Funeral Directors Will Go The Way of The Dinosaur – NOT
Imagine sitting at the head of the long table, looking at the faces of 15 PhDs who have tread this very path before, armed with questions. Not just I am curious but honest to goodness genuine questions about the funeral industry. It would not be unreasonable to believe that most if not everyone had at some time been in the position of sitting across the arrangement table from a funeral director; had sat with someone, most likely a member of the clergy or a chaplain to plan a funeral or a memorial service, choosing favorite prayers, readings, poems, music and deciding who would say the eulogy; looking through books of flower arrangements and deciding if roses would be nicer than carnations or maybe something a little more upbeat like sunflowers and irises. Everyone sitting around the table has some personal knowledge about the funeral industry and now they wanted me to take them inside and answer, those questions ?you were always afraid to ask your funeral director but really wanted to know.?
Most people in North America do not want to deal with their dead and are quite happy to hand them over to a trained professional. That is what makes the statement, ?funeral directors will go the way of the dinosaur? even more amazing than not. Let me tell you about the person who made the statement. He is a PhD and has had some recent experience working with the funeral industry. I know this because he came into one of the funeral homes where I do my research while I was there. We smiled at one another, I offered my condolences and watched him being seated in the arrangement room with a funeral director. An hour later, I saw him leave without having made any arrangements. Fair enough, a shopper; you don?t get many but there is always one who wants to hunt for a bargain. As a researcher, it matters not to me where the business is taken. What I can tell you is that many academics prefer direct cremation and no service though I cannot tell you the reason for that choice. Several days later I noticed an obituary for his mother, cremation was immediate, the memorial service to be held in the funeral home later that week.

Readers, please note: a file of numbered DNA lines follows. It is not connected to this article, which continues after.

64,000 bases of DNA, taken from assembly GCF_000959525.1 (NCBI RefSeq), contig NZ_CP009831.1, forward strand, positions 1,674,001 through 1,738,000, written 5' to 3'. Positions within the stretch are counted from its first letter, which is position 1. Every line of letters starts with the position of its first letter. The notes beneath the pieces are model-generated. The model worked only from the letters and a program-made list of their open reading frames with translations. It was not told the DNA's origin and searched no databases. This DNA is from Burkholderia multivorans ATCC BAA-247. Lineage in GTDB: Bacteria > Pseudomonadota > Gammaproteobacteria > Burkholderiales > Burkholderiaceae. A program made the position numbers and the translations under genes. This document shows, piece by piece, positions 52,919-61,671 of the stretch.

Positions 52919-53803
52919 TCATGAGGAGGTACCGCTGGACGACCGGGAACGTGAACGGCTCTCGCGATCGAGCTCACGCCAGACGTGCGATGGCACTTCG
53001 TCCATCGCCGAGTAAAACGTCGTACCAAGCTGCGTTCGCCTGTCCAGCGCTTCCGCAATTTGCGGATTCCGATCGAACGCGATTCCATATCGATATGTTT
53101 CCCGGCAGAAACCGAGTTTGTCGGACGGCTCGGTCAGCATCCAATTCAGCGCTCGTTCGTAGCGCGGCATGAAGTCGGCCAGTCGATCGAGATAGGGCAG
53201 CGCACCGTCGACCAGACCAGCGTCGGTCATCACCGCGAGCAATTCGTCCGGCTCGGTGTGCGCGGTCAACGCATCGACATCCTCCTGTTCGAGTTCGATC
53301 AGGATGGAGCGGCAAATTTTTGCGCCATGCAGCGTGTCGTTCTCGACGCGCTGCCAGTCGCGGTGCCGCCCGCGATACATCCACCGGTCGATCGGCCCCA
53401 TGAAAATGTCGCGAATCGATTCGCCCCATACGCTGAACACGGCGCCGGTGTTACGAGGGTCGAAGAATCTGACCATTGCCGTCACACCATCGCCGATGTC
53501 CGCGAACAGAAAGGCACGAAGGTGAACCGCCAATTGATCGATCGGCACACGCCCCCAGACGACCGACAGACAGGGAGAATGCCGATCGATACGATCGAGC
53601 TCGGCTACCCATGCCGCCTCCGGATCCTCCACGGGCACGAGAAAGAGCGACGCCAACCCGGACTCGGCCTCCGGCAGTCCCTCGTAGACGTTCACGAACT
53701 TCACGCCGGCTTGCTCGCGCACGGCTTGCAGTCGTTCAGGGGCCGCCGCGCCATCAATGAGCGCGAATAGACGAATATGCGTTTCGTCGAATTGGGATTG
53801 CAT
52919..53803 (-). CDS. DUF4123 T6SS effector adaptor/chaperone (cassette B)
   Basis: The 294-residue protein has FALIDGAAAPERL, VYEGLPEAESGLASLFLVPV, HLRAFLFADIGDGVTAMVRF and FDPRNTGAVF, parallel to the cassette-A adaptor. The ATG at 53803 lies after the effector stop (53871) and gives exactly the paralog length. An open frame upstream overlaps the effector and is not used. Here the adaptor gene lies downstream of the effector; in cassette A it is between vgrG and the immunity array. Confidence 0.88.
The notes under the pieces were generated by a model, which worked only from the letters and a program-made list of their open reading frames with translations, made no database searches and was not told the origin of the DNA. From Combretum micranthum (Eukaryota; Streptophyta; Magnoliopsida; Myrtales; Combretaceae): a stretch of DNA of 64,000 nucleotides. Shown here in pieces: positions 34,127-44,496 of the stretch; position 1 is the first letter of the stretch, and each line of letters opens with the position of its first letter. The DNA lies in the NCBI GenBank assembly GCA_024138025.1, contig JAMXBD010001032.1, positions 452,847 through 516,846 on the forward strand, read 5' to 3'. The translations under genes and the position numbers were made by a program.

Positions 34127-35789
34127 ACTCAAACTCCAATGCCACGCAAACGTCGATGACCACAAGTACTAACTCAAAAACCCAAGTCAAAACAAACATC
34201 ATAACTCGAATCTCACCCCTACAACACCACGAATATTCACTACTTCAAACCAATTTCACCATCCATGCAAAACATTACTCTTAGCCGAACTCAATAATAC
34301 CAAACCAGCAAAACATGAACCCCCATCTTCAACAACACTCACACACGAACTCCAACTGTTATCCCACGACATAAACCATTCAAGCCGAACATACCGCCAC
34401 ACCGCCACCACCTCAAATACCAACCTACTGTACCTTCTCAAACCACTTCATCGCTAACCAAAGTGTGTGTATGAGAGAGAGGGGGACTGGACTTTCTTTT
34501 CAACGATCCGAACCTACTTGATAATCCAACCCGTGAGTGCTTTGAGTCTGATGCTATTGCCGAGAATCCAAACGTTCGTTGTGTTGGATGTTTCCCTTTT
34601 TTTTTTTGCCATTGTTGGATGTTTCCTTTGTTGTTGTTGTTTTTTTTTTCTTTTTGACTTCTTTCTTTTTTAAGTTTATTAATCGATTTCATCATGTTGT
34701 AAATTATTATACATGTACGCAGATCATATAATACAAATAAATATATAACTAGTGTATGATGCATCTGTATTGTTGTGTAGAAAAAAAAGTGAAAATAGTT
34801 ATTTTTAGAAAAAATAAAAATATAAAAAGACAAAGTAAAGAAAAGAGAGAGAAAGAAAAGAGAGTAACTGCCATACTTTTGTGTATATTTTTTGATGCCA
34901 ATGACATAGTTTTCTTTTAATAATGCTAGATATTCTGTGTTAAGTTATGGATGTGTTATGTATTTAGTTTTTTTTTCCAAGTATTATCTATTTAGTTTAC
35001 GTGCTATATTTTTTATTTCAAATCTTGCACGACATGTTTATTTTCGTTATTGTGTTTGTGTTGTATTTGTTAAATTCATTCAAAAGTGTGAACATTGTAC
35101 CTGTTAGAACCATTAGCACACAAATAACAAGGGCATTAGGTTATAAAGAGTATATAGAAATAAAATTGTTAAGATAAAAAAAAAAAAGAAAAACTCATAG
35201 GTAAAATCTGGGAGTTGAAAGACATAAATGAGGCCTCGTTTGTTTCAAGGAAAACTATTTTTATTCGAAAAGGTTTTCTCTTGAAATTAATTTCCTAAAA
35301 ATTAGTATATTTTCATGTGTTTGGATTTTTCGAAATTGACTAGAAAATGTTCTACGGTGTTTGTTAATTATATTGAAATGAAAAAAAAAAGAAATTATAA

?Funeral Directors will go the way of dinosaurs. They will become redundant and as such, the industry will cease to exist? was how he began. After rambling on with his views for several minutes, I worked up the nerve to ask him if he had a question to ask me or if he was just sharing his views on caring for the dead. He rephrased his statement as a question and asked me to defend my research on that basis. Here is my answer.